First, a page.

New Preferred Stock IPOs - April 2018
- Four new preferred stocks were introduced during April, offering an average annual dividend of 6.9 percent.
- There are currently 121 high quality preferred stocks selling for an average price of $24.58 per share (investment grade, cumulative dividends).
- 70 of these high quality issues are now selling below their $25 par value, offering an average current yield of 6.0 percent.
- U.S.-traded preferred stocks are now returning an average current yield of 6.8 percent.
Conditions in the U.S. preferred stock marketplace continue to favor buyers. Falling prices have delivered higher dividend rates for new issues and increasing yields for previously introduced shares.
Another noteworthy milestone was reached during April for income investors. Often cited as a predictor of the dividends to be offered on newly introduced preferred stock, the 10-year Treasury note blew through the magic three percent threshold on April 24 for the first time since July 2011.
While the extent to which new preferred stock dividend rates and the 10-year Treasury yield are related is actually questionable (see "How Well Do Government Money Rates Predict Preferred Stock Dividend Trends?" for correlation values), there is a certain body of historical research indicating that when the 10-year moves above three percent, the risk/reward math starts to turn away from value (common stock) investors to favor income investors (bonds, preferred stocks).
April's new issues
April's four new preferred stocks are offering an average annual dividend (coupon) of 6.9 percent for the consideration of preferred stock investors.
Note that I am using IPO date here, rather than the date on which retail trading started. The IPO date is the date that the security's underwriters purchased the new shares from the issuing company.
A special note regarding preferred stock trading symbols: Annoyingly, unlike common stock trading symbols, the format used by exchanges, brokers and other online quoting services for preferred stock symbols is not standardized. For example, the Series A preferred stock from Public Storage is "PSA-A" at TDAmeritrade, Google Finance and several others but this same security is "PSA.PR.A" at E*Trade. For a cross-reference table of how preferred stock symbols are denoted by sixteen popular brokers and other online quoting services, see "Preferred Stock Trading Symbol Cross-Reference Table."
There are currently 121 high quality preferred stocks selling for an average price of $24.58 (April 30), offering an average current yield of 5.62 percent. And 70 of these high quality issues are selling below their $25 par value offering an average current yield of 6.0 percent. By high quality I mean preferreds offering the characteristics that most risk-averse preferred stock investors favor such as investment grade ratings and cumulative dividends.
There are now a total of 895 of these securities trading on U.S. stock exchanges (including convertible preferred stocks).
Buying new shares for wholesale
Note that ETPPP from Energy Transfer Partners, L.P. (ETP) is still trading on the wholesale Over-The-Counter exchange (as of April 30). This a temporary OTC trading symbols until this security moves to the NYSE exchange, at which time they will receive its permanent symbol.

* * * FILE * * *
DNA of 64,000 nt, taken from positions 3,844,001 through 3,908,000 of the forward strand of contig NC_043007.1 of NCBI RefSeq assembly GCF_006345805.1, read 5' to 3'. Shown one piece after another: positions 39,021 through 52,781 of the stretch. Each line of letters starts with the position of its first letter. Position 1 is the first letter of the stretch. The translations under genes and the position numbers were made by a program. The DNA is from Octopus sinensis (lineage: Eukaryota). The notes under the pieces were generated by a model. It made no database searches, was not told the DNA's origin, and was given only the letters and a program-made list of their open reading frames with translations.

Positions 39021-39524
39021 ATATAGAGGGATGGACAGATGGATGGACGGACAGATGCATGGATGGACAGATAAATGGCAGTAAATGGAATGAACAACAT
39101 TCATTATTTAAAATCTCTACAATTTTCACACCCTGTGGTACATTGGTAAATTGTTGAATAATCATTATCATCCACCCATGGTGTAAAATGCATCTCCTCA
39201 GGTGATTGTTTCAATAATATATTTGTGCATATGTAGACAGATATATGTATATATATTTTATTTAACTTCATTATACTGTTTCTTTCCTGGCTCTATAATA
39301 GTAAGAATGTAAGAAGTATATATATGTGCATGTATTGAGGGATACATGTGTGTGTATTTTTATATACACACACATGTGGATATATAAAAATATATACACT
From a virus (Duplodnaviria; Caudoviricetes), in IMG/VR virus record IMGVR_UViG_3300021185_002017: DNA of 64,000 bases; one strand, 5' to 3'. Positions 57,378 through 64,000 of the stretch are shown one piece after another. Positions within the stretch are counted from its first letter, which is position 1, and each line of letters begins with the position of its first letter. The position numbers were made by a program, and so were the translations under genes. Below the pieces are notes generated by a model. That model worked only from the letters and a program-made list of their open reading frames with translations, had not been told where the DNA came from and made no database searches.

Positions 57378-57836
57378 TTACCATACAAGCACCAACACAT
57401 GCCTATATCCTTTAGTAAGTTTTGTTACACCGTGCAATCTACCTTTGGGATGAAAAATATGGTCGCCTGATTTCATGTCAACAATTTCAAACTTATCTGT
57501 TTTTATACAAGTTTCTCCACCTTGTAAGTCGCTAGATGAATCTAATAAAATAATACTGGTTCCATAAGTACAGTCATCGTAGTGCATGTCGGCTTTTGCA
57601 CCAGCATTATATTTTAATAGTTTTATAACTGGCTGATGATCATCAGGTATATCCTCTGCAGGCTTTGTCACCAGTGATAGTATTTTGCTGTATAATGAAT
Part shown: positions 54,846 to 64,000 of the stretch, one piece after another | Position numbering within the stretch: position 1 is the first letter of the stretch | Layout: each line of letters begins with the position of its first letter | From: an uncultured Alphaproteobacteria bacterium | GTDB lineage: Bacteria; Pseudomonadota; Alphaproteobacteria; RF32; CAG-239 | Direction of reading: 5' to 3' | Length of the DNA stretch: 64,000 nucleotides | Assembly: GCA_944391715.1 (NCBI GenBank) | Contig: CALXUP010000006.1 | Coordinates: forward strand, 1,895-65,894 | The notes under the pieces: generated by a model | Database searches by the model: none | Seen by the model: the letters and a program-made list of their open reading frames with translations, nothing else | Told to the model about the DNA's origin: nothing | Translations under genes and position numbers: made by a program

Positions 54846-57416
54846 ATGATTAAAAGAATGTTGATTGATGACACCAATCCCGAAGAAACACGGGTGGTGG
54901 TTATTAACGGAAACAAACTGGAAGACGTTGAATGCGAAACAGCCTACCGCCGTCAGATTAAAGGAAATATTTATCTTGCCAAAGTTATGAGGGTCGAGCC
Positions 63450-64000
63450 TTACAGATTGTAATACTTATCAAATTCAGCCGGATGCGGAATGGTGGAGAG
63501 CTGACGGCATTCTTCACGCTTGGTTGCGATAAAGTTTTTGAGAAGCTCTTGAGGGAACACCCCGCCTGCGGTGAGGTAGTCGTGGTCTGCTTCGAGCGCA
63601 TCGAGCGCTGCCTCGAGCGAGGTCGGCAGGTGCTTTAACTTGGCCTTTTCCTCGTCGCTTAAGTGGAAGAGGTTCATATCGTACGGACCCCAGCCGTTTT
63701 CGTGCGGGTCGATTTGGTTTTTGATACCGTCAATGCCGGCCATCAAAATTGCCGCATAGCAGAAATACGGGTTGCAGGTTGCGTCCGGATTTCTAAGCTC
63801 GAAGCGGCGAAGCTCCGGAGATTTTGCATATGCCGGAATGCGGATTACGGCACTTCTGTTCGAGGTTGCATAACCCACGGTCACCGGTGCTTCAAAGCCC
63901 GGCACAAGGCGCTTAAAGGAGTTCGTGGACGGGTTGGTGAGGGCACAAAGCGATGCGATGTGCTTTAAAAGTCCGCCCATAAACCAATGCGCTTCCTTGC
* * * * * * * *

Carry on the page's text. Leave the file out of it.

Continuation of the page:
But there is no need to wait; during a period of relatively high prices, individual investors, armed with a web browser and an online trading account, can often purchase newly introduced preferred stock shares at wholesale prices just like the big guys (see "Preferred Stock Buyers Change Tactics For Double-Digit Returns" for an explanation of how the OTC can be used to purchase shares for discounted prices during a period of high preferred stock prices).
Those who have been following this strategy of using the wholesale OTC exchange to buy newly introduced shares for less than $25 are more able to avoid a capital loss if prices drop (if they choose to sell).
Your broker will automatically update the trading symbols of any shares you purchase on the OTC. ETPPP will become ETP-C.
About the new issues
The April issues have several things in common, but each is also unique in its own way.
OFSSL from OFS Capital Corporation (OFS) is an Exchange-Traded Debt Security, also referred to as a baby bond. ETDS' are bonds recorded on the company's books as debt (rather than as equity, as in the case of preferred stock). As debt, the obligation to pay the interest on these bonds is cumulative. As bonds, ETDS' are often seen as having lower risk than the same company's preferred stock shares. ETDS are very similar to preferred stocks and are often listed on brokerage statements as such. OFS is a closed-end management investment company incorporated as a business development company. OFS provides primarily debt capital to middle market companies. OFSSL is unrated and becomes callable in April 2020, a relatively short two year call protection period compared to the more common five years.
ECCX is from Eagle Point Credit (ECC), offering a 6.6875 percent coupon. Like OFSSL, ECCY is also an ETDS. Being incorporated as a management investment company, ECC invests in equity positions and loan instruments that are "…unrated or rated below investment grade and are considered speculative with respect to timely payment of interest and repayment of principal." The company is using the proceeds from the new ECCX to redeem the outstanding shares of their 7.0 percent ECCZ. While doing so does not produce much in the way of an interest expense savings, it does extend to maturity of this debt to 2028 from 2020.
SJIU is offered by South Jersey Industries (SJI), a regulated New Jersey gas utility founded in 1910. The proceeds from SJIU, and the company's concurrent common stock offering, are being used to fund its pending acquisition of Elizabethtown Gas and Elkton Gas. SJIU, April's only convertible preferred stock, is the company's first income security since it issued SJI-T in 1997 (called in 2003). There are two types of convertible preferred stock - mandatory convertibles, where the shares will be converted to some number of shares of the issuer's common stock on a specific date, and optionally convertibles, where shareholders have the option to convert their shares to the issuer's common stock (or not). The various conversion ratios, limitations, timing and conditions are spelled out in the security's prospectus. SJIU is a mandatory convertible preferred stock with a somewhat unusual $50 par value.